Vampire: The Masquerade - Bloodlines PC Review

Vampire: The Masquerade - Bloodlines PC Review - Page 1 from TweakTown's online gaming review, article and guide content pages.

Developer / Publisher: NA
7 minutes & 19 seconds read time

For reasons unknown, the genre of vampire gameplay has never seemed to hit it big in the gaming market. When you're not effortlessly killing them in some other action title, you probably aren't doing much else involving vampires in gaming, and you are almost certainly not playing as one. This is all about to change, however, as Activision team up with Troika Games and White Wolf Game Studios to produce Vampire: The Masquerade - Bloodlines, the vampire simulator to end all, er, vampire simulators. Does it have enough power to sink its teeth into the exposed silky neck of the PC gaming market, or has the blood stream already been sucked dry with recent attempts from other FPS titles?

As your first task, it is your job to customise the vampire you plan to enter into the dark dangerous urban woods that is cyberpunk Los Angeles. Visually, you can't change much of your Vampire - you simply select one of the 7 clans or "Bloodlines" and then the gender, each combination producing a unique model, however you can change your Vampire's "on paper" attributes considerably. Much like an RPG, V: TMB allows you to add experience points to certain skills and characteristics during the game, and you are given a base template of 10 points to designate over the skills initially at your character customisation screen. Choose wisely, as the experience points and clan choice will mould your vampire and what he or she is capable of doing in the game, so this early part of the game should be treated with sufficient attention. If you want to skip this step, however, the game has included a nifty "survey", which will ask you a bunch of questions and based on your answers, will choose the character for you, which is a very cool feature for gamers new to this style of play (or too lazy to read the clan descriptions).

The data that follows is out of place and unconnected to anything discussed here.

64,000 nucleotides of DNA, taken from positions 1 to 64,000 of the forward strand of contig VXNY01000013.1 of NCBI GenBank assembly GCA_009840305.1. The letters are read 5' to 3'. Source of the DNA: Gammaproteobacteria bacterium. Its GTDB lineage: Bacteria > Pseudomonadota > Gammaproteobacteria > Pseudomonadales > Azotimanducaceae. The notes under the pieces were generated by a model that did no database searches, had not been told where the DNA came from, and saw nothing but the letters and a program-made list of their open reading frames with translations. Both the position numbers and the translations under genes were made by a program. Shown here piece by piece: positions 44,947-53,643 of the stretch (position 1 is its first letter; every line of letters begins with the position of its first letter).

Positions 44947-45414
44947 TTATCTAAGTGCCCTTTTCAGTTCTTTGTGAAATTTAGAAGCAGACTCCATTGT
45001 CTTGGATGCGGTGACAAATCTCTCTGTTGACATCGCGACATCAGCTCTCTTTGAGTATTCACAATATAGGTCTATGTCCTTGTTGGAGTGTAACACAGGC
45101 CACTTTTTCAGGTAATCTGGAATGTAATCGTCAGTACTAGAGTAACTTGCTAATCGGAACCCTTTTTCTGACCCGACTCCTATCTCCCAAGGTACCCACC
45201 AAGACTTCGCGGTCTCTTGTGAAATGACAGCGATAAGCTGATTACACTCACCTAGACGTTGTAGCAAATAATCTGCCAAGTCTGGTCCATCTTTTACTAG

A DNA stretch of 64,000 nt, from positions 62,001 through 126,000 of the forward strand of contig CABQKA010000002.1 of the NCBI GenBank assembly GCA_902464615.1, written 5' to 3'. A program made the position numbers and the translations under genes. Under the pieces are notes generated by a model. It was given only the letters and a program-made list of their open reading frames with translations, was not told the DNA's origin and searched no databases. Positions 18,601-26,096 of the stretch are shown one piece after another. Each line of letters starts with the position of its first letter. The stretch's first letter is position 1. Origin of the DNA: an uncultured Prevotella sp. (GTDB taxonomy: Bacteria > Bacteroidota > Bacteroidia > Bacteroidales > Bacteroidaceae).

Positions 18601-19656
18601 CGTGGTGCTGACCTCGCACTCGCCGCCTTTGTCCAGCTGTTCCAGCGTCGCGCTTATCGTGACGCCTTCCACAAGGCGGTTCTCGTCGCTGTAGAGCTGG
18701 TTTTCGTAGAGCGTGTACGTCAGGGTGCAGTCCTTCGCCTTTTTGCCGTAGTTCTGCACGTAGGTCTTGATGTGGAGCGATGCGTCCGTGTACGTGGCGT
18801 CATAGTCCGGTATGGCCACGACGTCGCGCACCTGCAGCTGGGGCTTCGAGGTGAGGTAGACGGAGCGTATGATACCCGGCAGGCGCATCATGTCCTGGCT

It is not long after the initial character customisation step that you're thick into the world of V: TMB, luring unsuspecting mortals into dark corners for their sweet sweet juices, taking out baddies in the process. Unlike what many movies and previous videogames portray, V: TMB is not an all out vampire brawl, rather, the game features a very sophisticated and structured vampire society, riddled with political struggles and faction alignments. It is also not your job to spread fear throughout the human race by becoming a killing machine, in fact it is in your best interests to keep your vampire status a complete secret where possible, as your fellow vampires will look harshly at such behavior. Failing to do so will bring in the vampire hunters, which is the game's subtle way of saying "Game over dude". Mindless killing will also lower your 'humanity' rating, which, when depleted, will turn you into a beast of the night, completely out of your control. As you can see, there is a fine line between surviving and being classified a pest problem, so you can throw out any cliche's you're use to seeing with vampires when playing this game; as powerful as you are, you are in a very dangerous world that can get the better of you through means as simple as getting your arse kicked.